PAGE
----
School of Medicine
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Postdoctoral Research Fellow, Adolescent Medicine
Bio Shivani is a postdoctoral research scholar in the Halpern-Felsher Lab in Adolescent Medicine. Shivani uses mixed-methods experimental and implementation research to develop and evaluate real-world public health education programs and methodologies that lead to healthy behaviors. Her current research focuses on three key areas:
(1) Assessing youth patterns of use and perceptions about electronic cigarettes, new tobacco products and other substances;
(2) Understanding why youth use e-cigarettes vapes as a means to cope with stress and manage mental health problems, such as depression; and
(3) Evaluating school-based educational interventions to reduce e-cigarette use.
In addition to research, Shivani enjoys teaching research methods and mentoring high school and college students.
Through her Ph.D., Shivani developed and evaluated an arts-based educational program to reduce mental-health-related stigma in India. The program had a large, significant and positive effect on participants - they desired greater social proximity to people living with mental health problems. During this time, she also became interested in the intersection between mental health and substance use, a common theme in her interactions with youth. She also refined her skills in statistical analysis, study design and project management. Her interdisciplinary Ph.D. research at the London School of Hygiene and Tropical Medicine was supported by the PHFI-UKC Wellcome Trust Capacity Strengthening Award (2014-18). In 2017, she received the LSHTM Public Engagement Small Grant to strengthen school teachers? understanding of mental health problems, which resulted in a monthly column in a popular educational magazine, reaching approximately 40,000 Indian teachers every month.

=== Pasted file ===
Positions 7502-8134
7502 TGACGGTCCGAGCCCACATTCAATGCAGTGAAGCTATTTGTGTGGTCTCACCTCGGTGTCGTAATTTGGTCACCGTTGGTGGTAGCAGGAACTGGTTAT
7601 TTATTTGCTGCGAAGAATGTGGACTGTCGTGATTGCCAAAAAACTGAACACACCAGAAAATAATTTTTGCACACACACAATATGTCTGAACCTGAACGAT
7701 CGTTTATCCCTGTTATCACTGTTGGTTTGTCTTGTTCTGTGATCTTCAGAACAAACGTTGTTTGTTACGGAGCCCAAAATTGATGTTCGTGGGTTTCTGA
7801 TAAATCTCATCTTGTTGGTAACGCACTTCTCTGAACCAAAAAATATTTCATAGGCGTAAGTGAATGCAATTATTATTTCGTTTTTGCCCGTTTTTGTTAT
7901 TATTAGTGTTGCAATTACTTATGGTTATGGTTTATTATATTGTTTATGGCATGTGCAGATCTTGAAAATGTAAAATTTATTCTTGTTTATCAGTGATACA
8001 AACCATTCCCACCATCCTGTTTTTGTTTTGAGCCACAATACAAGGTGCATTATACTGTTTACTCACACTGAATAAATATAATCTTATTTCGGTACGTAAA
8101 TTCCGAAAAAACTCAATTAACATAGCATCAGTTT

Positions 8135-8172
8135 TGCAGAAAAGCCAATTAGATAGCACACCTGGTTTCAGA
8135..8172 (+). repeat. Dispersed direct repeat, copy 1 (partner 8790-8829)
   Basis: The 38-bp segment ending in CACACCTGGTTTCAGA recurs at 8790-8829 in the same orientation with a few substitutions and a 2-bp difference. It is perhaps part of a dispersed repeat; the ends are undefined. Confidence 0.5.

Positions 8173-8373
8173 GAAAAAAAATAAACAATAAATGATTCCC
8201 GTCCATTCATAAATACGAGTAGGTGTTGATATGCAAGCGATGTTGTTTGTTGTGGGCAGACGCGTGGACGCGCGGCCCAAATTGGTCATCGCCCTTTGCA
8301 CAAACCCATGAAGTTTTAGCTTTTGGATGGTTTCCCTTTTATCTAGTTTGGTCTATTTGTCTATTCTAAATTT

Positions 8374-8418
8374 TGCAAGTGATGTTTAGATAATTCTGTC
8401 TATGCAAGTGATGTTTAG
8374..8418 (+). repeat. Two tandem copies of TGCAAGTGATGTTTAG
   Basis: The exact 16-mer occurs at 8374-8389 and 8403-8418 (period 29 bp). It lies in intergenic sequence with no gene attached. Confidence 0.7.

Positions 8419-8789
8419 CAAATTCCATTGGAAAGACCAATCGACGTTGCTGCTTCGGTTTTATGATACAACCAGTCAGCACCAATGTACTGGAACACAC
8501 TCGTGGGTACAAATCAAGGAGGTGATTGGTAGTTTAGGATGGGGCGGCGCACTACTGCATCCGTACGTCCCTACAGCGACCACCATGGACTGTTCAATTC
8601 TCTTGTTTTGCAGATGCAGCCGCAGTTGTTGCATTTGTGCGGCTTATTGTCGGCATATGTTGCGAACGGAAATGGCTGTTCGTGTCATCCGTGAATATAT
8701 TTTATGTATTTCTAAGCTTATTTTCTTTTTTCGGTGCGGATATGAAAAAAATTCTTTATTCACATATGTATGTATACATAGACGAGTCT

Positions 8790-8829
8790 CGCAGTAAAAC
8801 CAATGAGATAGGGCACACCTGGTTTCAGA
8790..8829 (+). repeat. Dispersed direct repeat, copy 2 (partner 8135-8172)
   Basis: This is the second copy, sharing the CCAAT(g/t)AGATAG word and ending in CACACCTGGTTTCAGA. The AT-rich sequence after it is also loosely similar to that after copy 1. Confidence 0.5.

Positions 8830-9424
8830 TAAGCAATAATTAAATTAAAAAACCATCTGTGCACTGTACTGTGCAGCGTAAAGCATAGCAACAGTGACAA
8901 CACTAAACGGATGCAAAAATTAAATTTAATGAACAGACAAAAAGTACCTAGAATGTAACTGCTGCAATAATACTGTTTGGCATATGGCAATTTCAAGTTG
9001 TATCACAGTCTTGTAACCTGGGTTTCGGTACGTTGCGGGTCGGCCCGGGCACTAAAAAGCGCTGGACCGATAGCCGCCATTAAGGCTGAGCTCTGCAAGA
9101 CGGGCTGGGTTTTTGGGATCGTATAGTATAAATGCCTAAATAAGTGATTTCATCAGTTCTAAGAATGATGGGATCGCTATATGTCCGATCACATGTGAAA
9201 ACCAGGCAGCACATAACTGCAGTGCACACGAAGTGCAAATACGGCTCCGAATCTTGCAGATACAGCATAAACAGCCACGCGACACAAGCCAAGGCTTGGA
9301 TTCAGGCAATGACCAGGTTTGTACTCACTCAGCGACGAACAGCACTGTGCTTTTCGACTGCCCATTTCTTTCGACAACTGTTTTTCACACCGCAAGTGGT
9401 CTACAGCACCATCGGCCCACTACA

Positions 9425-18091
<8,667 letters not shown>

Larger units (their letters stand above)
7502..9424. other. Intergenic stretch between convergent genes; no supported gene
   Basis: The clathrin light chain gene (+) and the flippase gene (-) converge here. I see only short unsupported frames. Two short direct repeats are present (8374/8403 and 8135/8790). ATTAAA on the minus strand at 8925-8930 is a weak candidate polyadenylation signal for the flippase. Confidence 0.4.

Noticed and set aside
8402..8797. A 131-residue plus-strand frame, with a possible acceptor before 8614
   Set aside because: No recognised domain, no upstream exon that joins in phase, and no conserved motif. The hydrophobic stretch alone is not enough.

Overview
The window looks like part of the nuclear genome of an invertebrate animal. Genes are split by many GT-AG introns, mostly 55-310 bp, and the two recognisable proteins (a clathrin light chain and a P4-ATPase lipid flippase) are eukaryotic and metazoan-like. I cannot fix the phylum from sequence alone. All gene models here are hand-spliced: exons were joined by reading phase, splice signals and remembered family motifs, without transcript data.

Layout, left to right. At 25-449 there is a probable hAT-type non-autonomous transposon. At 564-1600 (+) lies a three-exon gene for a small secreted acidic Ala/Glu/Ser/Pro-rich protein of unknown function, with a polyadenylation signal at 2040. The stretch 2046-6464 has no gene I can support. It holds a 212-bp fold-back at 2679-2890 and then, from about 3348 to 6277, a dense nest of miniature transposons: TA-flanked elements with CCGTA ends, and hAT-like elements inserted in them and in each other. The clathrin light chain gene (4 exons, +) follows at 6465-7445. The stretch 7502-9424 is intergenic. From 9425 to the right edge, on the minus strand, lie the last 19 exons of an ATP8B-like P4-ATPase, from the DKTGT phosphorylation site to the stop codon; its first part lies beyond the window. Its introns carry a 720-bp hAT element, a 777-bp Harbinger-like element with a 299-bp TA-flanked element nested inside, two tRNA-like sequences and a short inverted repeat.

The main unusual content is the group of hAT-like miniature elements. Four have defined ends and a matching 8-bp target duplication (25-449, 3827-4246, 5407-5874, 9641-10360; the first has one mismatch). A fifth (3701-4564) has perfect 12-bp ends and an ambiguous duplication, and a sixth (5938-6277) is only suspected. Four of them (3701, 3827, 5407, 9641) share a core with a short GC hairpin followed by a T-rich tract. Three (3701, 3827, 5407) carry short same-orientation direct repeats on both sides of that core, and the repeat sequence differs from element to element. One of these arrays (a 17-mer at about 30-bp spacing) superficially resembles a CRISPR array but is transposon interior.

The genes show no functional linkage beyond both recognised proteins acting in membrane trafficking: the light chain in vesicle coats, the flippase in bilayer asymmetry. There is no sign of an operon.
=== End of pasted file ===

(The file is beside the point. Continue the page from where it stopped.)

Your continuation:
Previously, Shivani designed, implemented and evaluated health communication and behavior change initiatives at the Public Health Foundation of India from 2008-2014. She is especially passionate about designing educational public health programs to break silences around contentious public health issues, using participatory media and entertainment-education. At PHFI, she spearheaded health communication and community engagement programs aimed at changing behavior related to healthy lifestyles, sexual and reproductive health, maternal and neonatal care, menstrual hygiene, avoidable blindness and mental health. In partnership with the Ministry of Health and Family Welfare, Government of India and community-based organizations, she led three educational interventions: a community awareness campaign, which improved treatment-seeking behavior for mental disorders in underserved areas; a website targeting young people to improve their lifestyle; and entertainment-education-based participatory action research to improve sexual and reproductive health.
CAPE Lab Manager and Simulation Operations Specialist, Pediatrics - Neonatology
Bio Prior to joining CAPE, Rodrigo was Senior Director, Special Projects and IT Director for over 15 years at several flagship pediatric subacute facilities: Children?s Recovery Center (CRC), Sub-Acute Saratoga Children?s Hospital (SASH), and Scribbles and Giggles Pediatric Day Health Center (collectively known as Pediatric Recovery Network). Through his tenure he also trained staff in and managed clinical IT and biomedical technology. A notable accomplishment included implementation of Masimo Patient Safety Net (PSN), a centralized and remote monitoring system for pulse oximetry, at CRC and SASH.